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Jeff Petry and Casey DeSmith in Montreal: mystery and radio silence after the transaction

After a transaction, it is well-established morals in the hockey world that the general managers and the players in the transaction go to the media to react, often within hours of the transaction.

Since Sunday’s three-team trade between the Sharks, Canadiens and Penguins, most of the parties involved have offered their reactions. Sharks newcomer Mike Hoffman offered his comments just hours after the trade.

On the side of the Penguins, Kyle Dubas spoke to the press to talk about his big move to acquire Erik Karlsson, who also met his new audience during an availability Tuesday morning.

Among the Canadiens, Nathan Légaré offered a generous interview to RDS.ca after moving from Pittsburgh to the team of his childhood.

However, the Montreal organization has confirmed that Kent Hughes and the two other newcomers to the team, Casey DeSmith and Jeff Petry, will not be made available to answer “short-term” questions.

This lack of answers maintains a mystery about the future – if there is a future for them – in the organization of the Canadiens.

 

Sure values ​​or currencies of exchange?

Everyone knows the conclusion of the story of Jeff Petry in Montreal. In his eighth season with the team, it became clear he wanted to leave the metropolis, and that’s what happened on July 16, 2022 when he moved to the Penguins with Ryan Poehling against Michael Matheson.

A little over a year later, Petry is back in Montreal, which initially came as a surprise.

Objectively, Petry could still do great service for the young Montreal defensive squad. In the eyes of many, the 35-year-old right-hander could outperform Johnathan Kovacevic or even Justin Barron, who is slow to establish his role in the NHL.

As for DeSmith, he could offer an alternative to Samuel Montembeault and Jake Allen to create more competition in net during training camp. Without breaking anything during his five seasons in Pittsburgh, the goaltender who will soon be 32 years old has proven that he can offer a satisfactory performance at the NHL level for a salary of $ 1.8 million.

However, you don’t need to be a diviner to read the intentions of Kent Hughes, who has proven since his arrival in Montreal that he is always exploring all the options available to him.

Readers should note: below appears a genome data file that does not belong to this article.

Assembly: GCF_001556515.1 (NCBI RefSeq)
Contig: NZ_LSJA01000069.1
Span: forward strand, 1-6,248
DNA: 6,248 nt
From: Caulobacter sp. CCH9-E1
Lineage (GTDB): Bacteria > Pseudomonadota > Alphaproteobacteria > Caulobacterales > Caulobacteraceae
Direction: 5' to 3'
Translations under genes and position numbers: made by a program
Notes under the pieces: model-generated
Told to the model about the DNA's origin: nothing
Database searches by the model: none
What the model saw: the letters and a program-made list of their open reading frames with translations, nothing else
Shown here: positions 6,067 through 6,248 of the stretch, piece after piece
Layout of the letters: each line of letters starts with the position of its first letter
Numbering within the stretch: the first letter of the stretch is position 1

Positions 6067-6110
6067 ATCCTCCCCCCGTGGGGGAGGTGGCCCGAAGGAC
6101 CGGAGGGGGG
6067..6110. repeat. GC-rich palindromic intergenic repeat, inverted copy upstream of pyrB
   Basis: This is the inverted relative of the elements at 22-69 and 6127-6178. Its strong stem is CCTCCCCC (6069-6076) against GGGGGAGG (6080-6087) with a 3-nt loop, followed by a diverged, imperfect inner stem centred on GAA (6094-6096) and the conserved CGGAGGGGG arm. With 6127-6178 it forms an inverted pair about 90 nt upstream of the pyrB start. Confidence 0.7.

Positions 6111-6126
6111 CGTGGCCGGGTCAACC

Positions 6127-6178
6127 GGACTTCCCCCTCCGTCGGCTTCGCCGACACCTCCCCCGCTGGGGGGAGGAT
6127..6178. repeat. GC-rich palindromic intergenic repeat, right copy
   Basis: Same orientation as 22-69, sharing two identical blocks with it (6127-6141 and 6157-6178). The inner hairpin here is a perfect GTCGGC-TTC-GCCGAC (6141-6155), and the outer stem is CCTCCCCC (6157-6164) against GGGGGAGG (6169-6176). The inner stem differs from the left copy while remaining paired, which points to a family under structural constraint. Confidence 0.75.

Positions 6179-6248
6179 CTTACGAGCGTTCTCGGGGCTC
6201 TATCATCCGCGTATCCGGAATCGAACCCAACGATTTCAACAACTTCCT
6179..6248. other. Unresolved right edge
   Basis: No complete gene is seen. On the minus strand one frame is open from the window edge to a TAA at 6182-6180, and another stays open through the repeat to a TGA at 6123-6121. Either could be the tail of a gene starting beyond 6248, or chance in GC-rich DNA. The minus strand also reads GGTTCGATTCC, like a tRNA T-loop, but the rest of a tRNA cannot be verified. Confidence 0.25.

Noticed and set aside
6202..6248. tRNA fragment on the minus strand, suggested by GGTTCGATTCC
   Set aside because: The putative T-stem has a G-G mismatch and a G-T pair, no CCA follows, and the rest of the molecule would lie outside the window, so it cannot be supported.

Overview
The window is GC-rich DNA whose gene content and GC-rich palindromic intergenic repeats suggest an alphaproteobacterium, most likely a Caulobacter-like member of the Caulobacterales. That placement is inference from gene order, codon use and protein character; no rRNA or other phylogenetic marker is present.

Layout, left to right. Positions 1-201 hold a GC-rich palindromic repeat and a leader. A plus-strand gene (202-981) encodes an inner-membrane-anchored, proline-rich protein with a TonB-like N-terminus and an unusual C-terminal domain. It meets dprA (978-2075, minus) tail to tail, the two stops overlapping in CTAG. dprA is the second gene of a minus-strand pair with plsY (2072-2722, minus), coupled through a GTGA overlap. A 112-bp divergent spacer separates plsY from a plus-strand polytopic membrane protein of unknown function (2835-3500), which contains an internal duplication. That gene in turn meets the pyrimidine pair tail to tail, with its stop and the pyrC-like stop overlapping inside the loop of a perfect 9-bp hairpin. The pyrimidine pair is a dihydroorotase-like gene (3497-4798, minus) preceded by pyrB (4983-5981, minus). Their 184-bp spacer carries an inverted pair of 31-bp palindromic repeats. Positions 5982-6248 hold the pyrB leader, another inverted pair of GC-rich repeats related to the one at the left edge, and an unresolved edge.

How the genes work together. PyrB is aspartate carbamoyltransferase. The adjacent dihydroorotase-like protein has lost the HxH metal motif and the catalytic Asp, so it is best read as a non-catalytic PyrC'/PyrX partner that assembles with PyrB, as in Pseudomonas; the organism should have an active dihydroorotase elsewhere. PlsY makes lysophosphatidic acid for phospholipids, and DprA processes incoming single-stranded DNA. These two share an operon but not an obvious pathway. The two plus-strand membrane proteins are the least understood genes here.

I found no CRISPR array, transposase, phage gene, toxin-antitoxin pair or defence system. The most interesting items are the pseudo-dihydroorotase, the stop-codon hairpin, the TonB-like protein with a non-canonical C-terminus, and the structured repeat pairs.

The Jeff Petry case

By withholding 25% of Petry’s salary, the Penguins gave the Canadiens a little more leeway. And if Kent Hughes were to trade him again, he could withhold an even bigger percentage of his salary.

Obviously, Petry is more attractive to any team at a salary of $4,678,500 than at $6,250,000, even though he still has two seasons left on his current contract. In addition, the $3 million signing bonus has already been paid into Petry’s coffers.

Even if his best moments are behind him, we can believe that he still has great services to offer to a team that would like to claim a long run next spring.

After a quick analysis, some teams might want to dance with the Montreal staff to get Petry moving again. It should be noted, however, that all of this is speculation – awaiting real answers – especially since Petry has a no-move clause in his contract which includes 15 teams from the Bettman circuit.

In Anaheim, Pat Verbeek showed us this summer that he wants to surround his young flock with veterans such as Alex Killorn and Radko Gudas. The Ducks have only 5 defenders under contract, pending the signing of Jamie Drysdale. Although new contracts at Drysdale and Trevor Zegras are long overdue, the Ducks still have $19 million available under the cap.

In another scenario, Hughes could agree with a formation that negotiates with little space under the salary cap.

At the Oilers and the Wild, who must agree with Evan Bouchard and Calen Addison respectively, Hughes could take advantage of the situation to withhold Petry’s salary and acquire an “unloved” defenseman, like Cody Ceci in Edmonton, or an Alex Goligoski in Minnesota, while getting his hands on valuable elements for his future project.

The Jets already have seven defensemen under contract and two more to rehire including Logan Stanley. Winnipeg is in a situation that would require giving up two or three players to get one in return. Josh Morrissey needs help on the blue line and the Jets have several contracts that could suit the mass of the CH.

Of course, with any team, Montreal will have to swallow part of Petry’s salary, while sacrificing a pick or a prospect, as long as the pick is less important than the second pick obtained from the Penguins, otherwise the efforts of Hughes to help Pittsburgh will be in vain.

All that, unless the defender finally puts on the tricolor uniform and finds the colors that made him a popular defender with fans during his first seasons in Montreal.

 

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